The distributions themselves should be compared cautiously. Each institution has its selected focuses in research topics so the maps will naturally differ. Moreover, in itself such a map does not provide information on the quality, impact or leading capacity. Hence, further information, such as citation impact or median year of publication of each subject, may need to be added or superimposed to the respective maps for a thorough comparison. However, looking at the overlaps or at the gaps in topic distribution serves as a first step to guide the attention onto the actual research subjects and helps identifying the strengths or uniqueness of an institution. It further alerts to missing trends or topics, and indicates for which topics new researchers are needed to fill critical gaps.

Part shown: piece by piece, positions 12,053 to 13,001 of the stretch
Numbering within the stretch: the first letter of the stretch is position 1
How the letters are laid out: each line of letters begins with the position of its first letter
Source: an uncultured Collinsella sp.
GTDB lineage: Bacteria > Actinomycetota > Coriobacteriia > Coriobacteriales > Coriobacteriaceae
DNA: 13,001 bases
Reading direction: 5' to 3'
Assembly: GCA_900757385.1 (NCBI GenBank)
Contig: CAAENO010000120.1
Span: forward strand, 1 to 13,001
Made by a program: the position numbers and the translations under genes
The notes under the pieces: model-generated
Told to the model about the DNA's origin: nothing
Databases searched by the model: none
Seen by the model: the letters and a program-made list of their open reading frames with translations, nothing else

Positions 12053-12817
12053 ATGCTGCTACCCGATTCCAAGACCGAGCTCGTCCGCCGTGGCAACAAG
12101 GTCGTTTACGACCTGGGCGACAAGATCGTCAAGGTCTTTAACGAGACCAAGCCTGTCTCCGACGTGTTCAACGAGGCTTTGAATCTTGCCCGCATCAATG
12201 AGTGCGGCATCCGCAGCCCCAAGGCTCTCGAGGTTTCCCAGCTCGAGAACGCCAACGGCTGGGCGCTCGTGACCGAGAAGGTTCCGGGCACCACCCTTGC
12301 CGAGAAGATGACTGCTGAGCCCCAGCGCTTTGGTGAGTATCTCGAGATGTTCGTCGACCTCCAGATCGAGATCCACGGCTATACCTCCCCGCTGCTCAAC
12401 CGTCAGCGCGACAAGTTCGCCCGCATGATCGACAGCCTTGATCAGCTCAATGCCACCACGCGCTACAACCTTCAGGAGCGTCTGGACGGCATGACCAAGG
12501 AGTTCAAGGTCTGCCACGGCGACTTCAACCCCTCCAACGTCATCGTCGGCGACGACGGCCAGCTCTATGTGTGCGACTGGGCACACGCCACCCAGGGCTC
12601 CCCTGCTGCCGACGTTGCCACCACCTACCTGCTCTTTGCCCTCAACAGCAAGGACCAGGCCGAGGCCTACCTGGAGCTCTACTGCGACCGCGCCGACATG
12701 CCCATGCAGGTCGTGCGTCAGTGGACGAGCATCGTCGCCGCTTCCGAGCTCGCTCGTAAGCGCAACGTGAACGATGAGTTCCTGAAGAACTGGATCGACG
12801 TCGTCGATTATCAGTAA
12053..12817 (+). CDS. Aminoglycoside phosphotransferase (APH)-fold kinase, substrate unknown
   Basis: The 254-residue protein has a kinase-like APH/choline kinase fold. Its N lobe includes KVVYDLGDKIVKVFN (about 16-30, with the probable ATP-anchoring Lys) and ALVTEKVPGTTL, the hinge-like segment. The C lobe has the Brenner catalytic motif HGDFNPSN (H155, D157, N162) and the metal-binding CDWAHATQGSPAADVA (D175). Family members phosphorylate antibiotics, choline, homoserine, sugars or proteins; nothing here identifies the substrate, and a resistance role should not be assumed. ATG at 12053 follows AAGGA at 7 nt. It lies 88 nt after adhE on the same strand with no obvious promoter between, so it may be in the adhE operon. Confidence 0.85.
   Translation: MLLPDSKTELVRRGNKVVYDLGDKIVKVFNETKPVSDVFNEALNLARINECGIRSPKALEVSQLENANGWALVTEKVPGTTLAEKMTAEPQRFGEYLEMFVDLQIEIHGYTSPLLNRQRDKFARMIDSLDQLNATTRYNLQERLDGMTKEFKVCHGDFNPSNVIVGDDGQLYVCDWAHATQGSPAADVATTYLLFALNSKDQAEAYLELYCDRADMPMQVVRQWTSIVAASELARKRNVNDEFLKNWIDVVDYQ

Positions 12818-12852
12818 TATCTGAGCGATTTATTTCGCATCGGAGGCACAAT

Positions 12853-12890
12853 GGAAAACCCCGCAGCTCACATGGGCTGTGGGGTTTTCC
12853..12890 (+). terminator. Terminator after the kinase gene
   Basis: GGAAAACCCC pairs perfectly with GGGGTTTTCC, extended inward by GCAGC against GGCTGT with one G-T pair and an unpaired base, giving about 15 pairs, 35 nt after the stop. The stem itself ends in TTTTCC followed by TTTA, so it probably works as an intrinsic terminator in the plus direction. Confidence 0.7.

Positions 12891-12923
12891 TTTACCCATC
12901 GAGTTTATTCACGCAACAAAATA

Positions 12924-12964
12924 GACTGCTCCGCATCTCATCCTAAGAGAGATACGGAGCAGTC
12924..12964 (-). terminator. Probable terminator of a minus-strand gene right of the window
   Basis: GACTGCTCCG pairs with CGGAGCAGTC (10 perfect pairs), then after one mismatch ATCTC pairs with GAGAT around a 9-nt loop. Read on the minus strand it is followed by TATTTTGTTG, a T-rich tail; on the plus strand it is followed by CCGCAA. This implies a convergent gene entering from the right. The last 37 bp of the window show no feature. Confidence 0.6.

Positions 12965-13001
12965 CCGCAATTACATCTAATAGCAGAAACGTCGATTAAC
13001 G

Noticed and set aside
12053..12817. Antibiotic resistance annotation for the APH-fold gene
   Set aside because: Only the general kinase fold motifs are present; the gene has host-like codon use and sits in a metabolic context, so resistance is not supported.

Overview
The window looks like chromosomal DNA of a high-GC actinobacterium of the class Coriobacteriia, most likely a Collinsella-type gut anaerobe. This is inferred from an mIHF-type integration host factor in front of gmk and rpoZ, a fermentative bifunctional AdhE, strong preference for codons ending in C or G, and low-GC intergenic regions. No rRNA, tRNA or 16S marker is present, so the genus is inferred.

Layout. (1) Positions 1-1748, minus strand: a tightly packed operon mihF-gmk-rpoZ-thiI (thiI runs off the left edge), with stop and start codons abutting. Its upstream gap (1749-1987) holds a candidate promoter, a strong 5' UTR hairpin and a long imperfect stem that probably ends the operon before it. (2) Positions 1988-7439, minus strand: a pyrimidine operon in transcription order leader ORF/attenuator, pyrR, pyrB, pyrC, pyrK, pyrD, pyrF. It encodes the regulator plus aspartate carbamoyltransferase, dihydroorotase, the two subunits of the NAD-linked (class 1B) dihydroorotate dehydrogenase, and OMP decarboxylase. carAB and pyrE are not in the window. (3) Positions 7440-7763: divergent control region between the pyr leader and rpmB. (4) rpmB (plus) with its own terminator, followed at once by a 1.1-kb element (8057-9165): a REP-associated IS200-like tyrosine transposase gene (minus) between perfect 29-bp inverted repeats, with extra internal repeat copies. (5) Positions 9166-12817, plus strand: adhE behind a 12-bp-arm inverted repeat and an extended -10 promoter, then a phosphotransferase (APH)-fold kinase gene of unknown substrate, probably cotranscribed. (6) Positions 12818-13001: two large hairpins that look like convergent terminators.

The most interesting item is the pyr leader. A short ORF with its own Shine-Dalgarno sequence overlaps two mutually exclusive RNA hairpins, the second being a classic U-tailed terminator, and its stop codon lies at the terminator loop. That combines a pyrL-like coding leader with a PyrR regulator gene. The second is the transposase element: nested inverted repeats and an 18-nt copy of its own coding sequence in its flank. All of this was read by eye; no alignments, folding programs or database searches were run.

Another method to reveal the development of subjects is illustrated in Table 4. The most frequent keywords in the field of molecular biology & genetics from all benchmarking universities are listed, together with the year of first appearance during the period 2014–2018 for each word by any of the institutions, indicated by √. If, during the period 2014–2018 ShanghaiTech papers used this keyword for the first time as benchmarking universities this is indicated by grey background. It was found that for a few keywords, ShanghaiTech published papers almost at the same time with other institutions, but ShanghaiTech papers dealt with most keywords later than others. However, the time range of the data, starting at 2014, complicated the explanation because we did not know if there were occurrences earlier than 2014 for those keywords ShanghaiTech papers claimed to use concurrently with others. A much longer time range is needed.